September 25, 2020
Welcome to the end of the week!
Friday has arrived!!
Here are some awesome additions to Rahaman Writing:
Added more Cover Art (The Garden Withers)
Added Page 9 of The Baron's Journal
Added Day 1 (Pages 1-9) of The Baron's Journal
Added a new interview (2nd) to the Interview Section
Added a new review (another 5 stars!) to the Reviews Section
Added another story to the Flash Fiction Section (Post-Mortem Dream)
Updated quotes on homepage
One of my favourite parts of writing is creating new, interesting creatures. Or even manipulating the form and function of existing ones. The Baron's Journal; Of the Sky, Of the Sea, and Of the Stones; and many of my short stories all include weird, curious, and/or deadly beings of various amounts of sentience.
But designing monsters/animals/humanoids can be tricky. If one does so poorly, they would end up with something no one would be able to take seriously.
For example: It would not be the best if one's fictional race of plant-people came off as hilariously dumb when the writer is going for environmental allegory and a more serious tone.
In all uses of the term "Design", the best results are those that marry fashion and function.
The Baron of Beholder's Writing Tip #12:
A great way to design a new creature it to start with the 'function', the core, of your creation and then work outwards to it's 'fashion'.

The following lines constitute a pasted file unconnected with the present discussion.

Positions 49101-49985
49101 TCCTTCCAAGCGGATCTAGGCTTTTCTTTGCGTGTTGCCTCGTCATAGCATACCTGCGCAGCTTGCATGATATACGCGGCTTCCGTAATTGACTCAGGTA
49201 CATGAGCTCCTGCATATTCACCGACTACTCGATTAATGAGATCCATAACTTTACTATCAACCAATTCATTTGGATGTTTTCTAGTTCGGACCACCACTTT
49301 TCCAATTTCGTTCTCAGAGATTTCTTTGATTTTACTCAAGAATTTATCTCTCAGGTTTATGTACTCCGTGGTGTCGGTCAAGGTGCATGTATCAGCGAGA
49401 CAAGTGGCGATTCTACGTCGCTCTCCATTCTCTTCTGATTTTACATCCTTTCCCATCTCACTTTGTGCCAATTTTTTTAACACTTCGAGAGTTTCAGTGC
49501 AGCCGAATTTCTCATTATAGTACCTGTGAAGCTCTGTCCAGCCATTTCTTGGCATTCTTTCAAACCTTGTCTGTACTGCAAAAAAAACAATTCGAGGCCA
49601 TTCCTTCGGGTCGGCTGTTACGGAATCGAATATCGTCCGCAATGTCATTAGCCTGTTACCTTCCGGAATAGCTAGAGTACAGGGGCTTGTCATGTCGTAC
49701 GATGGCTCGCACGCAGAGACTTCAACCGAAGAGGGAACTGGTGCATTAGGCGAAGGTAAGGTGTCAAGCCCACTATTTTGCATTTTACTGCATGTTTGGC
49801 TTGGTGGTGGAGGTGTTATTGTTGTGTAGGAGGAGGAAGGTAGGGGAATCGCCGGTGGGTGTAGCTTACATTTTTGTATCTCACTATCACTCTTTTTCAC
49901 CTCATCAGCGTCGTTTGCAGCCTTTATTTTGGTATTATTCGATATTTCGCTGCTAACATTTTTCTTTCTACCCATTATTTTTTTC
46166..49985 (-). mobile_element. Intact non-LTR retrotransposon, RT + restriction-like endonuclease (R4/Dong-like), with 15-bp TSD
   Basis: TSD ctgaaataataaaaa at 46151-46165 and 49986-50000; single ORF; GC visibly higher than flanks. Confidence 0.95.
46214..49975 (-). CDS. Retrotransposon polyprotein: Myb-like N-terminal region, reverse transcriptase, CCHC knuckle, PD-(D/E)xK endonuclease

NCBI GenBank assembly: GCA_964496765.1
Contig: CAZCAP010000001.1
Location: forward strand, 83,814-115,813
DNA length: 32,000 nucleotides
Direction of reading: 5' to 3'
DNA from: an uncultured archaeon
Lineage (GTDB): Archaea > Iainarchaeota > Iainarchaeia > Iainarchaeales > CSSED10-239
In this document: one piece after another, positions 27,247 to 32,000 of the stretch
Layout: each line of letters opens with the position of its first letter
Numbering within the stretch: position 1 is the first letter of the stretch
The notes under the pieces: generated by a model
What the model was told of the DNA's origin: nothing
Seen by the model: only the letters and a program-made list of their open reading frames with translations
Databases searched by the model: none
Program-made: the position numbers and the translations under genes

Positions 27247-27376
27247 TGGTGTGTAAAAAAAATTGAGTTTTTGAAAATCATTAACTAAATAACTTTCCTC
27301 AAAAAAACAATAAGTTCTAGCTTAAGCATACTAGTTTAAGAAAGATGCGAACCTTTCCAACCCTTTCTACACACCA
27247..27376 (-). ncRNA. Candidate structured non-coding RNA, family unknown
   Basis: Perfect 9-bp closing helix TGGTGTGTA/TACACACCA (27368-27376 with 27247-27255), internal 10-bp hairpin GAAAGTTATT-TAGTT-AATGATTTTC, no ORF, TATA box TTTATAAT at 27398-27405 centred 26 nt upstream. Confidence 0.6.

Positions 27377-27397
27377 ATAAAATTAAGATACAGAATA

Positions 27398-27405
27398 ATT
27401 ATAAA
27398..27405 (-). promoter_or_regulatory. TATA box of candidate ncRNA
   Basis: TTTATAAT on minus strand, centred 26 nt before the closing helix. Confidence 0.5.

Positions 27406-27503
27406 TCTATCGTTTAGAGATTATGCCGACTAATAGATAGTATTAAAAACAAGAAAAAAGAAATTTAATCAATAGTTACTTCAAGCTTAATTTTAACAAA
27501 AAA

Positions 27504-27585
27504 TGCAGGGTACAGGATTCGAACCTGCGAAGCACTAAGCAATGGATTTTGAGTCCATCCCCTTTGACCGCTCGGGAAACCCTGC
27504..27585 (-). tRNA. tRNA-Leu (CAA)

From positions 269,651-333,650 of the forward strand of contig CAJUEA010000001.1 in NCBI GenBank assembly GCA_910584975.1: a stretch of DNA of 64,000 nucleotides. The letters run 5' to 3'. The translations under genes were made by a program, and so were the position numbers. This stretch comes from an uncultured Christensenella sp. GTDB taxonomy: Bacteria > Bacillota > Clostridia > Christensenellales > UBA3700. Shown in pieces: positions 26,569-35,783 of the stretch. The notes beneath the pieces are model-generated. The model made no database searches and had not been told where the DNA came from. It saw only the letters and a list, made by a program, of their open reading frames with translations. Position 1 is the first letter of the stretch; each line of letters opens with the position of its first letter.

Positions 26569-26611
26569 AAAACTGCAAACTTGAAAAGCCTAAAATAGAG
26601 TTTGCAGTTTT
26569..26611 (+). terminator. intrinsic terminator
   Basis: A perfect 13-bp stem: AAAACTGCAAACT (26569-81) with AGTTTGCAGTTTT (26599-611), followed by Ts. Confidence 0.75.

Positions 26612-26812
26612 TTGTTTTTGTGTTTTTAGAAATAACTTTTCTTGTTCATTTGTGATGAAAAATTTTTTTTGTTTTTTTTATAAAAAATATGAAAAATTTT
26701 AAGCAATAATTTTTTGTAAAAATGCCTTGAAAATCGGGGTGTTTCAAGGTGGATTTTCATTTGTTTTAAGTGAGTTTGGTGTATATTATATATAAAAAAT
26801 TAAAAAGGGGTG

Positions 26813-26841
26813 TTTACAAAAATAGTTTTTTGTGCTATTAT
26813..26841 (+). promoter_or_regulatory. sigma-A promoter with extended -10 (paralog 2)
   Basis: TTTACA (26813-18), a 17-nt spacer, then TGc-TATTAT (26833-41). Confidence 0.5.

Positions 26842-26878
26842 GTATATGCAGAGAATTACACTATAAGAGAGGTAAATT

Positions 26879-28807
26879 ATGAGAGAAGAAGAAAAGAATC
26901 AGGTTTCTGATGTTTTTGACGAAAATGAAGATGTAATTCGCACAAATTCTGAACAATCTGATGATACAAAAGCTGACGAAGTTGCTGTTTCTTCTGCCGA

We'll use dragons(in western mythology) as our control example.
Pick a purpose, any purpose! Then determine how this creature fills, or attempts to fill, this purpose.
Dragons are meant to be terrifying and powerful, so they need to be dangerous! Make them breathe destruction (fire, frost, poison, etc.), be intimidatingly larger than a person, and give them an aerial advantage with wings.
Now that your creature has a purpose and a basic form, you can define how this form appears to your readers.
Dragons use wings to fly, but how many wings? Two, four, six, or more? Are they bat-like, bird-like, or insect-like?
When you reach this point of creature creation, write it into a story and see how it would work in your preferred setting. Considering its environment will help you tweak and change certain aspects of its function and fashion to give you not only a being that fits into your world, but also captures the readers attention for the duration of the tale!
Though, creature creation can appear in many forms. Even in a fun, fictional card game!
After briefly resting his mind while observing such a game, Athos finishes reading the second part of the book, Theories of the Sky: Volume One, and learns of the fascinating sources for the knowledge bound within this tome.
Knowledge from Eons Past
October 2, 2020
Here are some new things on Rahaman Writing:
Added Page 10 of The Baron's Journal
Plans to update text on the subscription form
Plans to make a Halloween quiz of some sort
Plans to do more Halloween stuff in general
Recently I have noticed that my mind is wandering towards thoughts of dwarfs. You know, the Tolkien kind: Gimli, Thorin, Durin, etc.